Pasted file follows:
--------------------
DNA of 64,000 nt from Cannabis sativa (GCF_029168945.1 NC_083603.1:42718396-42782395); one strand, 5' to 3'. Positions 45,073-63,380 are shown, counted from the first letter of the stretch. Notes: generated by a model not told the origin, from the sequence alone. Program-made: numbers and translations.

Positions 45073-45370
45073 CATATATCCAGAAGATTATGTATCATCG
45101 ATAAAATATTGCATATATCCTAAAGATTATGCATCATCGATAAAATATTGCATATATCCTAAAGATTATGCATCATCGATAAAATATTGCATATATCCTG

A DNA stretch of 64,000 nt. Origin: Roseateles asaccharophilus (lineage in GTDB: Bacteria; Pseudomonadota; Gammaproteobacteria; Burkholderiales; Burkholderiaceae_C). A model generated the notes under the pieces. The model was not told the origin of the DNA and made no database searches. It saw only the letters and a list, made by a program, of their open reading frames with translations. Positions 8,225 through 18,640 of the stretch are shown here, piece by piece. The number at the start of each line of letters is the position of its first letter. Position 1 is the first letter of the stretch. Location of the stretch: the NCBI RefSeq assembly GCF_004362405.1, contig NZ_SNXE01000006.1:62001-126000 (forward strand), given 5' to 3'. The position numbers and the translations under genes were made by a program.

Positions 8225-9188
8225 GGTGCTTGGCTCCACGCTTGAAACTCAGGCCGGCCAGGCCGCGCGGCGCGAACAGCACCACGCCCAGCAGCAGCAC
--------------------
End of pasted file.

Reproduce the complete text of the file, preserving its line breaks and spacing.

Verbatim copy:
DNA of 64,000 nt from Cannabis sativa (GCF_029168945.1 NC_083603.1:42718396-42782395); one strand, 5' to 3'. Positions 45,073-63,380 are shown, counted from the first letter of the stretch. Notes: generated by a model not told the origin, from the sequence alone. Program-made: numbers and translations.

Positions 45073-45370
45073 CATATATCCAGAAGATTATGTATCATCG
45101 ATAAAATATTGCATATATCCTAAAGATTATGCATCATCGATAAAATATTGCATATATCCTAAAGATTATGCATCATCGATAAAATATTGCATATATCCTG

A DNA stretch of 64,000 nt. Origin: Roseateles asaccharophilus (lineage in GTDB: Bacteria; Pseudomonadota; Gammaproteobacteria; Burkholderiales; Burkholderiaceae_C). A model generated the notes under the pieces. The model was not told the origin of the DNA and made no database searches. It saw only the letters and a list, made by a program, of their open reading frames with translations. Positions 8,225 through 18,640 of the stretch are shown here, piece by piece. The number at the start of each line of letters is the position of its first letter. Position 1 is the first letter of the stretch. Location of the stretch: the NCBI RefSeq assembly GCF_004362405.1, contig NZ_SNXE01000006.1:62001-126000 (forward strand), given 5' to 3'. The position numbers and the translations under genes were made by a program.

Positions 8225-9188
8225 GGTGCTTGGCTCCACGCTTGAAACTCAGGCCGGCCAGGCCGCGCGGCGCGAACAGCACCACGCCCAGCAGCAGCAC